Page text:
Freelance writer and poet from London; if you would like to read my poetry, please check out my book, 'Poems on the Page', available from goo.gl/Ta4oAX.
Published November 2nd 2013
Can't compete with the restaurant down the street
Seven years ago, I went to Mai Thai in Wimbledon for an afternoon meal, and remember enjoying it very much. Not longer after, however, another Thai restaurant opened up just a few doors down, and it quickly became the family favourite. Since then, I have never revisited Mai Thai; that is until the other day, when my dad and I went to the cinema. We knew we'd be coming out shortly after five, and were looking for a possible place to eat afterwards. Most restaurants don't open their doors until six o'clock for evening business, but we were pleased to see that Mai Thai was an exception.
The restaurant had a lot to live up to if it was going to compete against Mae Ping, but I'm afraid it did not meet the challenge. The food was substandard in comparison, but just because it couldn't match the best, doesn't mean it should be dismissed right out of hand. At about a third the size of Mae Ping, there was no way it could cater on the same scale.
A red and gold banner above the entrance entices customers inside, where you are greeted by friendly staff, and surrounded by elegant Thai décor, including a beautiful staff counter, carved out to resemble a traditional wooden hut. With only ten tables, it is a cosy dinning establishment, but never feels overcrowded. White panelled walls, creates a more spacious setting, while dinning areas were separated by a balustrade.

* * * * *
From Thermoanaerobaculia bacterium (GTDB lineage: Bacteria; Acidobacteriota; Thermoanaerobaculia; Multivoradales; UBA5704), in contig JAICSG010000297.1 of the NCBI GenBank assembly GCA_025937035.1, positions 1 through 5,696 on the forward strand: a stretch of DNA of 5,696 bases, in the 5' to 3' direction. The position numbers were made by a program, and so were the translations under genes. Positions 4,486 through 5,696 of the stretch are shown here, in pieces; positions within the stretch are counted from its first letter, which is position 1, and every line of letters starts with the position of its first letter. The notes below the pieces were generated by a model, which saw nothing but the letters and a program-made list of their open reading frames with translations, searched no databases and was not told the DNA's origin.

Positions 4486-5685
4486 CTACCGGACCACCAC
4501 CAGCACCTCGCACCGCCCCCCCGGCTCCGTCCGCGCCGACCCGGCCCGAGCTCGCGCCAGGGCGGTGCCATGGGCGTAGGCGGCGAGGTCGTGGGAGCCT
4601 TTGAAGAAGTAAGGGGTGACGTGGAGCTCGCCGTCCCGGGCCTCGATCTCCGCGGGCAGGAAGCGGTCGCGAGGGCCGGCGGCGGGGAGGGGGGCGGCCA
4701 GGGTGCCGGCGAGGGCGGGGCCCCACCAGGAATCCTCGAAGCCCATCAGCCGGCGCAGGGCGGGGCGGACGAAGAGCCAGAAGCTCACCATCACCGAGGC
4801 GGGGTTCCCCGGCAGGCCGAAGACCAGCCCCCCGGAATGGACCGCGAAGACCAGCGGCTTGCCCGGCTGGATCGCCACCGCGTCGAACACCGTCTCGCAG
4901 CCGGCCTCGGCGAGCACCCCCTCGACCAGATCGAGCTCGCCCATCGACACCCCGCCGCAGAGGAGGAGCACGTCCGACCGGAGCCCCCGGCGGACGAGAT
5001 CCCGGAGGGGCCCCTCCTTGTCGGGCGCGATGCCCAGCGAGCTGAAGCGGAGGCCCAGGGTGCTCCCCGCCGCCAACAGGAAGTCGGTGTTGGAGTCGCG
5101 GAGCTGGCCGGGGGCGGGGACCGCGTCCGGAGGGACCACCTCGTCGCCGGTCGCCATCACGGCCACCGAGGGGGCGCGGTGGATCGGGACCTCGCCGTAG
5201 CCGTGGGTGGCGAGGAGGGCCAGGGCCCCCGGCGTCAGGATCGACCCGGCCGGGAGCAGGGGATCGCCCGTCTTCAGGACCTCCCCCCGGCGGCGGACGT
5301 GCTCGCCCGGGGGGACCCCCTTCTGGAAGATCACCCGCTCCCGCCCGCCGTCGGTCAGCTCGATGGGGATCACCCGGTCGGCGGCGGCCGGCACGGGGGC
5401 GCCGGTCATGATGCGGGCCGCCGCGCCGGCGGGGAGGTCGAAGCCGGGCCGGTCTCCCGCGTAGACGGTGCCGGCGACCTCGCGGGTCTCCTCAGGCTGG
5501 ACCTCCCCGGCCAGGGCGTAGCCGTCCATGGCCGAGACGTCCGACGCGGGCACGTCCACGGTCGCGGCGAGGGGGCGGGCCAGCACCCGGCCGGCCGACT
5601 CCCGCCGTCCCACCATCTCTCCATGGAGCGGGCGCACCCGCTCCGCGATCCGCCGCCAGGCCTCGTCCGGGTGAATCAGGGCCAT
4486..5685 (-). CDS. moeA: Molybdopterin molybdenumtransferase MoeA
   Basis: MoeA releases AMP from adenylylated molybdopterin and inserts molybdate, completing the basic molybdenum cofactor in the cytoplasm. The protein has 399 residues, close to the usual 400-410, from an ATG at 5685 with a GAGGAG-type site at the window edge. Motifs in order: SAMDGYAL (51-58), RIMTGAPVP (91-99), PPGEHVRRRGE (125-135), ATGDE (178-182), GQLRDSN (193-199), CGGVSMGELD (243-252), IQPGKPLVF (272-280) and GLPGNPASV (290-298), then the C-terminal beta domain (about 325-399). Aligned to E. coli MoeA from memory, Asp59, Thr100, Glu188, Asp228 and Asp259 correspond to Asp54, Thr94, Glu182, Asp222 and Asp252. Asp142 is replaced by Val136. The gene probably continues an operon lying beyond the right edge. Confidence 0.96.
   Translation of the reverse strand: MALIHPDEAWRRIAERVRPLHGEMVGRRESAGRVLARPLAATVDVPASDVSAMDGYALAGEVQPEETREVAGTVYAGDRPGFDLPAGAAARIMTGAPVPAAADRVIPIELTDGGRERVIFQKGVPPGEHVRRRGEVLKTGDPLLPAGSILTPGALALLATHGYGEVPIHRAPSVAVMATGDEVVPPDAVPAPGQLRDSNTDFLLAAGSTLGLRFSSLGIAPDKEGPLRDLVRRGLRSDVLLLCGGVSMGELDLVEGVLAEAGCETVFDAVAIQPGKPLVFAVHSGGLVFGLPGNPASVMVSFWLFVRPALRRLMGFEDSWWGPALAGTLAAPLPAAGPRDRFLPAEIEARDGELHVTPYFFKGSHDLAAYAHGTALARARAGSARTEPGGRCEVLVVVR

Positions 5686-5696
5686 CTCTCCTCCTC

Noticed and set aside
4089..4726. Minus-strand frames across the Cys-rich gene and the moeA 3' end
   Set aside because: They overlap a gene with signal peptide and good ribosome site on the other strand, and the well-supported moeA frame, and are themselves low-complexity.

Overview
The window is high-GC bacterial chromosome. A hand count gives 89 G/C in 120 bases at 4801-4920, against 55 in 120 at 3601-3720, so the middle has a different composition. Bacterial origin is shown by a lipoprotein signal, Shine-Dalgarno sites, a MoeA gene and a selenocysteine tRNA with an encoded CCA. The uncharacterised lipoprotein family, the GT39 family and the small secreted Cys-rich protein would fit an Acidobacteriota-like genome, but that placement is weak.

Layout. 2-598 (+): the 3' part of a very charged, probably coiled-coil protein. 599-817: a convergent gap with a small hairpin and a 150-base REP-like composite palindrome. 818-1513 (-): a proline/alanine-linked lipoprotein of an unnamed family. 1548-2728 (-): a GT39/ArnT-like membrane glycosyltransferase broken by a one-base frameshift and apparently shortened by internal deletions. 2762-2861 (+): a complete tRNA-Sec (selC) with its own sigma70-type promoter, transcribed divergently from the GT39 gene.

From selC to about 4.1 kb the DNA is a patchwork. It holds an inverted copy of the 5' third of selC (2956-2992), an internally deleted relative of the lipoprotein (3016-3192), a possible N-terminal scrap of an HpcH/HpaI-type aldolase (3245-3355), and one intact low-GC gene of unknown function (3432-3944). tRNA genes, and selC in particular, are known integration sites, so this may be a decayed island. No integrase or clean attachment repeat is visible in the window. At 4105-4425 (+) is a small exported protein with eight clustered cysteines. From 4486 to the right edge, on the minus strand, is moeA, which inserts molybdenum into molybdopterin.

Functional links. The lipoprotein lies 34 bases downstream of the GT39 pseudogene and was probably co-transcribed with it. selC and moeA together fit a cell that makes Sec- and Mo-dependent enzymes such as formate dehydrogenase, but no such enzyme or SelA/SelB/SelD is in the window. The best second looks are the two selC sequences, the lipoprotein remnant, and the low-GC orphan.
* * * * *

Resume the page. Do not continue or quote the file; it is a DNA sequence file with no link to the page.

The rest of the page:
We were the first to arrive, and were seated in the exact same spot that I sat seven years ago. I think it is the best seat in the house, neither too close to the kitchen or the front window, but still having a good view of what is going on outside.
Pow Phad Khal, Egg Fried Rice
The appetisers ranged from £3.95-£5.95, and my first reaction upon reading the list was 'Oo, that sounds nice; oh, I like the sound of that; but I want to try that one too.' The fact that everything was appealing was both a good and bad thing. What do I go for? At Mae Ping, there is no such difficulty because if you can't make up your mind, you can choose an hors d'oeuvre tray with a bit of everything. You can't do that at Mai Thai.
Phad Thai Noodles
I therefore decided to take a look at the mains before making my final decision. Here you can pick from salad, curry, or stir-fry. Most of these you can choose to have as vegetarian (£6.50), chicken, pork (£7.50), beef (£8.50), or prawns (£9.50). There are other things you can have too, such as soup, fish, and a red duck curry, that Dad and I were both keen to try. We also ordered a beef curry, phad thai noodles, and egg fried rice.
Poh Pia Tord Spring Rolls